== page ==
Inca Trail Signpost

Hiking The Inca Trail

Words & Photography by Emily Ganey
Sacred Valley Day:

Thomas and I have both been fortunate enough to travel quite a bit – both together and independently. When we got married last year, we knew we wanted to go somewhere different, where neither of us had gone, for our honeymoon. Machu Picchu had always intrigued me, so it wiggled its way to the top of our list.

We flew into Cusco and our tour guide picked us up at 5:30 in the morning. They drove us to our hotel – Rumi Punku. The hotel staff made us tea and showed us to our rooms. Normally, I’m a “let’s explore as much of the city as possible” kind of girl, but after those flights and that altitude (over 11,000 feet), I just needed to rest. We eventually mustered up the energy to grab lunch at a local organic restaurant a few streets away. They fed us amazing, fresh food that was really delicious! That evening, we relaxed out on the terrace at our hotel.

One thing that struck me from that first day was all of the dogs roaming the streets. So many! Our tour guide said that they were pets, they weren’t just strays, but no one had enough room in their home to keep the dogs inside. The dogs would run in the street and get out of the way when they saw cars. I never saw one dog on a leash. It was so different!The next morning we got a private tour of the Sacred Valley through our tour group, Alpaca Expeditions. Our guide took us to numerous historic sites and explained the symbolism and meaning behind the masonry and the placement of buildings. We saw where the Incas farmed and where they buried those that had passed. They even had all of these secret animals carved into the mountains – frogs and llamas. We saw examples of how they would tell when it was summer solstice and how they would tell time.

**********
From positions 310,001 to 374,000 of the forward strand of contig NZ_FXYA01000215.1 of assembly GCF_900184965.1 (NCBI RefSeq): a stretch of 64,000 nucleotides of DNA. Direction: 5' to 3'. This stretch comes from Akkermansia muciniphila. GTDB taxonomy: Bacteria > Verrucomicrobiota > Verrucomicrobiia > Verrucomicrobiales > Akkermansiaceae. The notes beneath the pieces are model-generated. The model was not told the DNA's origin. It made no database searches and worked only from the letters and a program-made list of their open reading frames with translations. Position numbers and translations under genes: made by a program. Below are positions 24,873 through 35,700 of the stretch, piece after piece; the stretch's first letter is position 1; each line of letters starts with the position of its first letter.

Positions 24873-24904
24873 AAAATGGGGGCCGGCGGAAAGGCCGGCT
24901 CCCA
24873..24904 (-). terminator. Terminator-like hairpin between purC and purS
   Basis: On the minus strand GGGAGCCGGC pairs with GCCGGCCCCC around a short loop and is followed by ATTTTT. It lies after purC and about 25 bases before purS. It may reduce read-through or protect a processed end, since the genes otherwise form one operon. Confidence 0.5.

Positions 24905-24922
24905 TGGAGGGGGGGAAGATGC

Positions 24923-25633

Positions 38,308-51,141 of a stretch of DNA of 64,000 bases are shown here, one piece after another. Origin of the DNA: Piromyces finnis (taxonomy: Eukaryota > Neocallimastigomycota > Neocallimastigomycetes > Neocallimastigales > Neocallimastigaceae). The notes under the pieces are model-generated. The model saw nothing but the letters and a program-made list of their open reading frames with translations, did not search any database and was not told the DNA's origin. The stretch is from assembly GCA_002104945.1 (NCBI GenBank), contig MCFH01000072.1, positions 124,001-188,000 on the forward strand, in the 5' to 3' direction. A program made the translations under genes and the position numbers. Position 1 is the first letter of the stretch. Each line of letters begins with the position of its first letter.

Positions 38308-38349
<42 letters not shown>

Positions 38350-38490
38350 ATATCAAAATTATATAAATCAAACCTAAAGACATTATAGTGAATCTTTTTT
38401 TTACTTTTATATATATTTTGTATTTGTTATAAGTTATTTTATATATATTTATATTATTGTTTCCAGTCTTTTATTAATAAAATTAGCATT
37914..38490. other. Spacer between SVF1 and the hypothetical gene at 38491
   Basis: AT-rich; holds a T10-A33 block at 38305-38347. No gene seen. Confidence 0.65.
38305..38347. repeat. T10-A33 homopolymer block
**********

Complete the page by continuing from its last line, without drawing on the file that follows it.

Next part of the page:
Exploring the market was probably my favorite. I love seeing that kind of culture with my own eyes – especially when it was a real market where the locals were shopping – not just a tourist trap. I was so nervous to take photos of the people running the stalls. My heart was pounding through my chest. It is hard to be super stealthy with a gigantic camera!

That evening, we watched women dying wool and weaving runners. They were all wearing beautiful clothes that they had made themselves.

We watched the sun set over the fields that looked like patchwork quilts.

The Inca Trail: 

The tour group picked us up on a bus at 4 am, as promised. It was about a two hour ride to the trailhead. And I was terrified. I could feel my heart pounding whenever we slowed down, thinking we were almost there – and that this painful experience was going to start soon.

When we got to the trailhead, we all took a quintessential photo with the sign and we started walking. The first day was great. The trail was a dirt path. We were walking along a river. We started chatting with the other hikers – talking about work and other hiking vacations.

There were 16 of us on this journey. We ranged from 22 – 35. Most of us were Americans, but there were a few Europeans in the group. There were also porters there to help us carry 4 kg of contents (we had to carry anything beyond that). I was expecting maybe 1 porter to 2 hikers. No. There were 22 porters. They ranged from the age of 18 – 61. Sixty-one. Some of them wore broken rubber sandals. Their feet were cracked. They were so incredibly quick as they walked on the trail – hardly looking at the ground as they bounced along the ground. They carried more than 50 pounds on their back – their packs were as large as they were – easily the size of 4 golf bags. The porters would always beat us to our destination, and by the time we arrived, there was a dining tent set up and a meal was on the table. And I’m not talking about camp food. This was real food. Fish. Vegetables. Rice. Desserts.There was more food than could even fit on the tables. They even baked a birthday cake for one of the hikers (no idea how that is possible, but it happened). But seeing these porters broke my heart. It was so hard to sit in that tent, on stools that they had carried for us up these crazy mountains, and to have them setting up our sleeping tents, washing our dishes, and preparing our food. I know that being a porter is one of the best jobs you can have in that area of the world, but it hurts my heart.